President Trump will be invited to sign the Yad Vashem guest book and Yad Vashem Chairman Avner Shalev will present the President with a token of remembrance, an exact replica of the original Holocaust-era personal album that belonged to Ester Goldstein who was murdered during the Holocaust at the age of 16. Ester's sister Margot Herschenbaum, the sole survivor of her immediate family, will attend the Presidential event at Yad Vashem. Ms. Colette Avital, Chairperson of the Center Organization of Holocaust Survivors in Israel will be present at the ceremony at Yad Vashem.

For media arrangements please see Page 4 of the press release.

About the Token of Remembrance:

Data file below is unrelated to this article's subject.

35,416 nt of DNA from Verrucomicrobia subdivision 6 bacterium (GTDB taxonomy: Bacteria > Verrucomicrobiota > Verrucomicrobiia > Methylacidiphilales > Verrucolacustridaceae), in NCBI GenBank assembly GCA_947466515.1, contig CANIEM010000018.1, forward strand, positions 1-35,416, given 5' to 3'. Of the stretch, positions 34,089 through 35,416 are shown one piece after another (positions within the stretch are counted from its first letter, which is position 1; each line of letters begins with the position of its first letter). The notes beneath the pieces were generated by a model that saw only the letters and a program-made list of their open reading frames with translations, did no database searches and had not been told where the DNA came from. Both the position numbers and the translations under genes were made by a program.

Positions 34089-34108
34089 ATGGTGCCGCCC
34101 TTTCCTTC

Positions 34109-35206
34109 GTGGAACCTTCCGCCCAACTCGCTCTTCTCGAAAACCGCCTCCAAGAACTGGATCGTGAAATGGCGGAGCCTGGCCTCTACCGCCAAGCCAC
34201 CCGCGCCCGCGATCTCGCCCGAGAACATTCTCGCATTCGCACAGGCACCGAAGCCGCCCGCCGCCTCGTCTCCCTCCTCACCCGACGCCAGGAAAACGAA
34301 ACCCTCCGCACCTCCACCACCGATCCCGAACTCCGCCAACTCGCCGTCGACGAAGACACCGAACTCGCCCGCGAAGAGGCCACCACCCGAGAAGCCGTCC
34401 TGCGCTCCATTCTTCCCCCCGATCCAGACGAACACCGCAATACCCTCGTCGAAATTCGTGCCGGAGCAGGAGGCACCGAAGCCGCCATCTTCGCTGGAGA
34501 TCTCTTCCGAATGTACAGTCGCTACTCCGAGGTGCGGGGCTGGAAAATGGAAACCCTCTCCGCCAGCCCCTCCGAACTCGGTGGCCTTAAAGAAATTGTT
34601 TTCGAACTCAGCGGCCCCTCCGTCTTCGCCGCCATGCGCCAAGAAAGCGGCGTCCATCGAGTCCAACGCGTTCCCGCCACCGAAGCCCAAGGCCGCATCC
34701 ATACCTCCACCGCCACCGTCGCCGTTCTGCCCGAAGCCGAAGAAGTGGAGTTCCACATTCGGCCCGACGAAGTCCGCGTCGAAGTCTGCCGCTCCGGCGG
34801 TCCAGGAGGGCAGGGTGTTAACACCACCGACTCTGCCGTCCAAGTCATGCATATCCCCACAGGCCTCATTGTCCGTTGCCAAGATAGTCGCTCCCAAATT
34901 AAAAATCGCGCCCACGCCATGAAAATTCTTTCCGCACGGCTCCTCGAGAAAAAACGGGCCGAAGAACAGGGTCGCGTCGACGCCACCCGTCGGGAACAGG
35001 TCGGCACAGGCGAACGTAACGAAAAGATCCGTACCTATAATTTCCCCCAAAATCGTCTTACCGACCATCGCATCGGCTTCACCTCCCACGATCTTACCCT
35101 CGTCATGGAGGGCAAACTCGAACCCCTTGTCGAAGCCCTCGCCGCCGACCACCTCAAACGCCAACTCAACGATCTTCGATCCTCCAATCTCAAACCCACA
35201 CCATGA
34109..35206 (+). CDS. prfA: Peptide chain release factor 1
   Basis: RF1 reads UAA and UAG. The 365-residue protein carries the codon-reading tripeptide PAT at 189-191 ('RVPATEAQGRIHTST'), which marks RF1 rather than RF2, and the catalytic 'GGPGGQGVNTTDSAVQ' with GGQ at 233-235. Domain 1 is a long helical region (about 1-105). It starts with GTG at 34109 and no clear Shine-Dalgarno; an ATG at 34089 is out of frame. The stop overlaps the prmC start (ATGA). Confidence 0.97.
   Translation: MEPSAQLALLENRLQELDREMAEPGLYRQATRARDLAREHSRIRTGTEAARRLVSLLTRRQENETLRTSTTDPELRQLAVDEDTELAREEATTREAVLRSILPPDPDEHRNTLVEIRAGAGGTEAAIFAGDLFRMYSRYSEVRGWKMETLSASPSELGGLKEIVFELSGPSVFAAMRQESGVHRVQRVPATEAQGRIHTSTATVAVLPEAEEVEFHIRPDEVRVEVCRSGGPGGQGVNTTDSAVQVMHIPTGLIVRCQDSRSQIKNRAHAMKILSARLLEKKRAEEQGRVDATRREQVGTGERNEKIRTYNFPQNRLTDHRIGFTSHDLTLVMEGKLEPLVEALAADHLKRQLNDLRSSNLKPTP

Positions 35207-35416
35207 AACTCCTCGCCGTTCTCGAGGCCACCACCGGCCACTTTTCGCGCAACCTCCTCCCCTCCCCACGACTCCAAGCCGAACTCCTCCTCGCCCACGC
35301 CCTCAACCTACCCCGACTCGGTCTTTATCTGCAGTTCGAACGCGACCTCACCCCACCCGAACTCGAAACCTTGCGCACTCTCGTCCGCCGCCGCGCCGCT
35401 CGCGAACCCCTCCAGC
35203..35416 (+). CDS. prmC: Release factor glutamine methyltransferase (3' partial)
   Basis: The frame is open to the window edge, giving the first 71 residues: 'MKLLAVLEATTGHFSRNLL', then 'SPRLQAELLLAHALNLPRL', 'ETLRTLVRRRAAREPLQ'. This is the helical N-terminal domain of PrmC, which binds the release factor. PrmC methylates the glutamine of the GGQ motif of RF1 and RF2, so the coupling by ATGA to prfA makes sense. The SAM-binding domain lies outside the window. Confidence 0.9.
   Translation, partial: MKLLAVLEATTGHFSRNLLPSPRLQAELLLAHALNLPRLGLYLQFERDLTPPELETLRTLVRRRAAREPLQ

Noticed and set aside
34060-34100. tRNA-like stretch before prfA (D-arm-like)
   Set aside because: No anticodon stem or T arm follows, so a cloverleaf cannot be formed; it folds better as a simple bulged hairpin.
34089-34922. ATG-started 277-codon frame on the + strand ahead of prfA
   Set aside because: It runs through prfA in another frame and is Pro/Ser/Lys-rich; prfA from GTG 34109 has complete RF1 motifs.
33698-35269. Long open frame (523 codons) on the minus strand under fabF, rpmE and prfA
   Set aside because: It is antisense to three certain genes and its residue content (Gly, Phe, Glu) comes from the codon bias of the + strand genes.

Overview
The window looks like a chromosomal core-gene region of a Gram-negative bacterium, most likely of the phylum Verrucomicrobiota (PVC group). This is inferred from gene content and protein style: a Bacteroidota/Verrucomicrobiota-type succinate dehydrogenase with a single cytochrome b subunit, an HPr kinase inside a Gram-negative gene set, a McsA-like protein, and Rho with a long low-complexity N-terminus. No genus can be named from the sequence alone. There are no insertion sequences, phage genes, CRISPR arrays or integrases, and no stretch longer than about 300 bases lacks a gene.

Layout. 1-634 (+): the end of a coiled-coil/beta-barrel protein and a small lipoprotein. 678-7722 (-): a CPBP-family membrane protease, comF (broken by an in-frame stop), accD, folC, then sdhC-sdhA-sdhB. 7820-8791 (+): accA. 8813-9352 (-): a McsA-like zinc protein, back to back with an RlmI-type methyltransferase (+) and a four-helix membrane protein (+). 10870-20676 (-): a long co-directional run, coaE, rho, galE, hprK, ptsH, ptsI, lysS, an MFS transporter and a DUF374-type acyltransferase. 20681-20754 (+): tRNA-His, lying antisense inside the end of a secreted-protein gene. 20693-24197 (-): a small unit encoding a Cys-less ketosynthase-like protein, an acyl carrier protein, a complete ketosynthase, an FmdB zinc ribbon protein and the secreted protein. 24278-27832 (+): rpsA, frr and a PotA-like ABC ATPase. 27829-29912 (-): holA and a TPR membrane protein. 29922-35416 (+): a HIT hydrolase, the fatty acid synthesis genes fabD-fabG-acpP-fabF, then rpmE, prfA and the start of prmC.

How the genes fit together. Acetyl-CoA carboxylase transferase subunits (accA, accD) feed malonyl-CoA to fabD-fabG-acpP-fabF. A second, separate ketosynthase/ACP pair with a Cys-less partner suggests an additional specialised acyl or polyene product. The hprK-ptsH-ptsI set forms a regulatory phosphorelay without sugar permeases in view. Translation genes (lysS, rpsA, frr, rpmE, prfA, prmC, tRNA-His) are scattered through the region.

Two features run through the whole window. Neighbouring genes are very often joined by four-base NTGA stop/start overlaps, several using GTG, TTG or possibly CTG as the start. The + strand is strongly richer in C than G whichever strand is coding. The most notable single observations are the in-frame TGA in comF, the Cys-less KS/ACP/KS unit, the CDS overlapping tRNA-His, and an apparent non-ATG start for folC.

Don't Forget Me: Ester Goldstein's Personal Album

“Love life, and don’t be afraid of death.

Believe in God and a better future”

written in the album by Ester’s classmate Bella Lassore. Bella was deported to Auschwitz in 1943 where she was murdered.

The personal album of Ester Goldstein is one of hundreds of thousands of personal items preserved for posterity in the Yad Vashem Archives.

The album is comprised of messages of hope and everlasting friendship inscribed by Ester’s family and friends. Some of the pages are embellished with optimistic and innocent illustrations, while others include photographs of those dearest to her.

The dedications in the album express familial devotion and steadfast connection to Judaism. The first entry is from 1937, when Ester was eleven years old, and the final one is dated September 16, 1942, about a month before Ester was deported to Riga (Latvia) and subsequently murdered.